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25th February
written by Chris

One of my goals in spinning up a software development team at Foxguard has been to have a development environment ready to go before the first person comes through the door.  That means a vague skeleton of the application we are developing as well as the apparatus of building, deploying, and testing that application.  Since anything worth doing is worth doing right we’re approaching the latter problem with a Continuous Deployment solution in mind.  That means that every time we commit code it is picked up by a automated script, built, tested, and published — ready to begin evaluation through some as-yet-to-be-determined test suite.

The first part of this is fairly easy.  Jenkins is a great tool and there is no shortage of tutorials out there on how to make it play nicely with GitHub, MSBuild, or any other technologies you might be using.

Deployment, though, is a bit of an more difficult nut to crack.

MSBuild can be configured to spit out some deployment packages with the addition of a few arguments.  Here’s my Jenkins configuration by way of example:

Jenkins MSBuild Config

A project built like this will get you a bunch of deployment configuration files and batch files dumped into “\workspace\[Project]\obj\Release\Package\”.  Among them will be a file named [ProjectName].SetParameters.xml which has database connection information that you’re going to want to change and a nigh impenetrable command file named [ProjectName].deploy.cmd.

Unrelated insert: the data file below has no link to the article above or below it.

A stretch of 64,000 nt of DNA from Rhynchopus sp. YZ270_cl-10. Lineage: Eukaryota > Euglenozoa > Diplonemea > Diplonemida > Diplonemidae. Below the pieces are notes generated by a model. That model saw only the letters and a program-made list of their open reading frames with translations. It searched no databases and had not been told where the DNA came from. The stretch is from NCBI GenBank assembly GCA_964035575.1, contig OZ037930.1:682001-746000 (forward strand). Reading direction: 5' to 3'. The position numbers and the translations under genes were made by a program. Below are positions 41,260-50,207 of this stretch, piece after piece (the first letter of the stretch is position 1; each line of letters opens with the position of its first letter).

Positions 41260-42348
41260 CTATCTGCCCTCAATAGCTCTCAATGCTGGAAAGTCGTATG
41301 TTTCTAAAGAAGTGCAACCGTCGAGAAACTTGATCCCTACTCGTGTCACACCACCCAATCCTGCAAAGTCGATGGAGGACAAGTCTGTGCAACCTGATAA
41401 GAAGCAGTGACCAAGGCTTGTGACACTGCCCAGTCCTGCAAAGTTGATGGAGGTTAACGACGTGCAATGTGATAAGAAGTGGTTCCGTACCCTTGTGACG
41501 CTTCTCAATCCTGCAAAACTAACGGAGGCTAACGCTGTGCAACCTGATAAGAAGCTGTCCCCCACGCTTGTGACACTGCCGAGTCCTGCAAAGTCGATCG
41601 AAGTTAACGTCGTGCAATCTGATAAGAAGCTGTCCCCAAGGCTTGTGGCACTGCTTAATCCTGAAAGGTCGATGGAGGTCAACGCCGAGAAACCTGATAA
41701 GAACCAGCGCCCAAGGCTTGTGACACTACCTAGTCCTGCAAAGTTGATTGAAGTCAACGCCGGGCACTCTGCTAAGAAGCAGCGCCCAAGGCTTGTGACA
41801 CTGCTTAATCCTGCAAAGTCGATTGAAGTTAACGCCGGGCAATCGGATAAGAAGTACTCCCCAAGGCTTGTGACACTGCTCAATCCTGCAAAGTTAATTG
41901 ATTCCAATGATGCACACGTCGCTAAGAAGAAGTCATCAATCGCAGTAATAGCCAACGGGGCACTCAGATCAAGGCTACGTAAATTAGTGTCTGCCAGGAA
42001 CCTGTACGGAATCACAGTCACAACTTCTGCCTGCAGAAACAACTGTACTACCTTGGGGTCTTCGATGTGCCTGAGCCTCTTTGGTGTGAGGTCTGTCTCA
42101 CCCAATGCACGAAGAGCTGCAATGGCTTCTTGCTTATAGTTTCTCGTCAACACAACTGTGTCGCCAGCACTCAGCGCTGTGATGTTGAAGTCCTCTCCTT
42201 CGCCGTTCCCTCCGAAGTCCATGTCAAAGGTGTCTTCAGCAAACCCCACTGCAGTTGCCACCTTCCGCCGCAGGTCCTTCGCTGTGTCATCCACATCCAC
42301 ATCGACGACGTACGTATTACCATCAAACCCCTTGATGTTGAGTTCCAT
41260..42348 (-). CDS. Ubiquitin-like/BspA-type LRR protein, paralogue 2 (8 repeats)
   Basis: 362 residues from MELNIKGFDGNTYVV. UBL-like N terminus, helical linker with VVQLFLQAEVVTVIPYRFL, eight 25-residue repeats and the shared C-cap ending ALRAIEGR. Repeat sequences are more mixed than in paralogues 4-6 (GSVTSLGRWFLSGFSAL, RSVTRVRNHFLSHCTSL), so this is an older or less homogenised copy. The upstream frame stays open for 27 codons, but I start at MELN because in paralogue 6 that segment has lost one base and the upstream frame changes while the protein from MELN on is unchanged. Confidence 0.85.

This is where I ran into trouble.  Running the cmd file gave me errors which looked a lot like this:

C:\Program Files (x86)\Jenkins\jobs\My Site\workspace>
MySite\obj\Release\Package\MySite.deploy.cmd /y 
/m: /u:myuser /p:MyPassword 
/a:basic -AllowUntrusted "-setParam:name='IIS Web Application Name',value='MySite'"
\Jenkins\jobs\My was unexpected at this time.

A lot of fruitless Googling followed this before I started to wonder if maybe, just maybe, Jenkins (or maybe the command file itself) might be having problems with the expanded directory naming convention that Microsoft ported over from the Unix world back in the 1990s.  So,  I added a line to move all of the deployment files into a much less challenging looking directory: “C:\Deploy\” and gave the build another kick.

And it worked.  Because, of course it worked.

In any case, fellow traveler, should you find yourself on this page because Google brought you here, I hope you can benefit from my frustration. Of course, with any luck, this issue will be fixed long before anyone bothers to read this.

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